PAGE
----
Design & Communications

it will be examinated under


One of the greatest designers ever, perhaps the greatest from the United States, Charles Eames, recorded a question and answer interview about Design that covers the subject and stresses the points we are going to use on our job:

Interview with Charles Eames on the Role of Design

This question and answer session with Charles Eames was recorded in 1972 during the exhibition “Qu’est ce que le design? ” – “What design is?” at the Museum of Decorative Arts in Paris.

During the interview, Charles Eames answers questions about the role and meaning of design in society but also the constraints in furniture and industrial design. The interview is a complete and interesting overview about the principles that drove Charles Eames across his fortunate and successful career as furniture designer, illustrator, movie director and architect.

Video Transcription:
Mme. L. Amic: What is your definition of “Design,” Monsieur Eames?
Mr. Eames: One could describe Design as a plan for arranging elements to accomplish a particular purpose.

Mme. L. Amic: Is Design an expression of art?
Mr. Eames: I would rather say it’s an expression of purpose. It may, if it is good enough, later be judged as art.

Mme. L. Amic: Is Design a craft for industrial purposes?
Mr. Eames: No, but Design may be a solution to some industrial problems.

Mme. L. Amic: What are the boundaries of Design?
Mr. Eames: What are the boundaries of problems?

Mme. L. Amic: Is Design a discipline that concerns itself with only one part of the environment?
Mr. Eames: No.

Mme. L. Amic: Is it a method of general expression?
Mr. Eames: No, it is a method of action.

Mme. L. Amic: Is Design a creation of an individual?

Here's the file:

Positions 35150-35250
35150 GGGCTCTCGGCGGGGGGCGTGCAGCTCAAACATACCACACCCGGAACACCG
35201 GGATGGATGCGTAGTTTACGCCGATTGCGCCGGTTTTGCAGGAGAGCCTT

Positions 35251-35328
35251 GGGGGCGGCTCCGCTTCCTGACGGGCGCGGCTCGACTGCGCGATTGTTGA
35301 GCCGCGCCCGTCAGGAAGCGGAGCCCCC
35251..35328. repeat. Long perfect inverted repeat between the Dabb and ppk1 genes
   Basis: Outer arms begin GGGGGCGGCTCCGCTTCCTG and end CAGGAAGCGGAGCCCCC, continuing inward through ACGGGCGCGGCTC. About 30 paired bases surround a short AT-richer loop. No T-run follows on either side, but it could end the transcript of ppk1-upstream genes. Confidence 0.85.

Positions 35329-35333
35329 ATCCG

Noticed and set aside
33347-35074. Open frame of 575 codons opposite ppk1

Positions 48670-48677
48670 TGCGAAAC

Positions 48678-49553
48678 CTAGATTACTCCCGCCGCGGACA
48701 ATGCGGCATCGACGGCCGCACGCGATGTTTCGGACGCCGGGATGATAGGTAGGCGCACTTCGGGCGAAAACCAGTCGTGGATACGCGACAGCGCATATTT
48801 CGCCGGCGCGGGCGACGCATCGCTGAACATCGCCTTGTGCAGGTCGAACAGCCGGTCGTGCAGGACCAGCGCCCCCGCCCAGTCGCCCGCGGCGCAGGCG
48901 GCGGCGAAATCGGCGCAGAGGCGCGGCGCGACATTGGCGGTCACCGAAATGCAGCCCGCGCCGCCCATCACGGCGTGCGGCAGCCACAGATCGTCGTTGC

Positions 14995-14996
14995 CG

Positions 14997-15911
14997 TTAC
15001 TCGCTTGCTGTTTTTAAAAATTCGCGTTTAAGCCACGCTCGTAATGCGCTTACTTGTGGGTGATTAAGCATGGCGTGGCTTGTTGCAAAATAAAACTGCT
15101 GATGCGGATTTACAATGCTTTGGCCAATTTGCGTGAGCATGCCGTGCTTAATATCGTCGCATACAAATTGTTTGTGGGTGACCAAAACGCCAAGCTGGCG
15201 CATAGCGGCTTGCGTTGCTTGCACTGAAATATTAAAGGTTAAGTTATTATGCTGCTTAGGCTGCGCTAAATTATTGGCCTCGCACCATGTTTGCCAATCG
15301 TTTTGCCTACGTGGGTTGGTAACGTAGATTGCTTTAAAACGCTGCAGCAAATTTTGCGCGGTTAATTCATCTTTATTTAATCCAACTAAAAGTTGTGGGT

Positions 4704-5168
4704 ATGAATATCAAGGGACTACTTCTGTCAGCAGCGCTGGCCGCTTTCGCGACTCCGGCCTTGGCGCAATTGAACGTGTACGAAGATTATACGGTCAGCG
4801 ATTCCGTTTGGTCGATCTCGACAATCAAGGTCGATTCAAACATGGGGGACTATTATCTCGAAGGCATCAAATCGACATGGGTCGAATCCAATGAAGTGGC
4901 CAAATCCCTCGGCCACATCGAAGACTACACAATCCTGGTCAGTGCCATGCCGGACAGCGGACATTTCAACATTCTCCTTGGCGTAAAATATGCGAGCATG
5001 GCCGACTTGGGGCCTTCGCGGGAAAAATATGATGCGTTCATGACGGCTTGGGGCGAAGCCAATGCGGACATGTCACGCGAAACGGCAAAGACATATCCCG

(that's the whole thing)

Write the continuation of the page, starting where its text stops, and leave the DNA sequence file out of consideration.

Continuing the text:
Mr. Eames: No, because to be realistic. One must always recognize the influence of those that have gone before.

Mme. L. Amic: Is Design a creation of a group?
Mr. Eames: Very often.

Mme. L. Amic: Is there a Design ethic?
Mr. Eames: There are always Design constraints, and these often imply an ethic.

Mme. L. Amic: Does Design imply the idea of products that are necessarily useful?
Mr. Eames: Yes, even though the use might be very subtle.

Mme. L. Amic: Is it able to cooperate in the creation of works reserved solely for pleasure?
Mr. Eames: Who would say that pleasure is not useful?

Mme. L. Amic: Ought form to derive from the analysis of function?
Mr. Eames: The great risk here is that the analysis may be incomplete.

Mme. L. Amic: Can the computer substitute for the Designer?
Mr. Eames: Probably, in some special cases, but usually the computer is an aid to the Designer.

Mme. L. Amic: Does Design imply industrial manufacture?
Mr. Eames: Not necessarily.

Mme. L. Amic: Is Design used to modify an old object through new techniques?
Mr. Eames: This is one kind of Design problem.

Mme. L. Amic: Is Design used to fit up an existing model so that it is more attractive?
Mr. Eames: One doesn’t usually think of Design in this way.

Mme. L. Amic: Is Design an element of industrial policy?
Mr. Eames: If Design constraints imply an ethic, and if industrial policy includes ethical principles, then yes: Design is and element in an industrial policy.

Mme. L. Amic: Does the creation of Design admit constraint?
Mr. Eames: Design depends largely on constraints.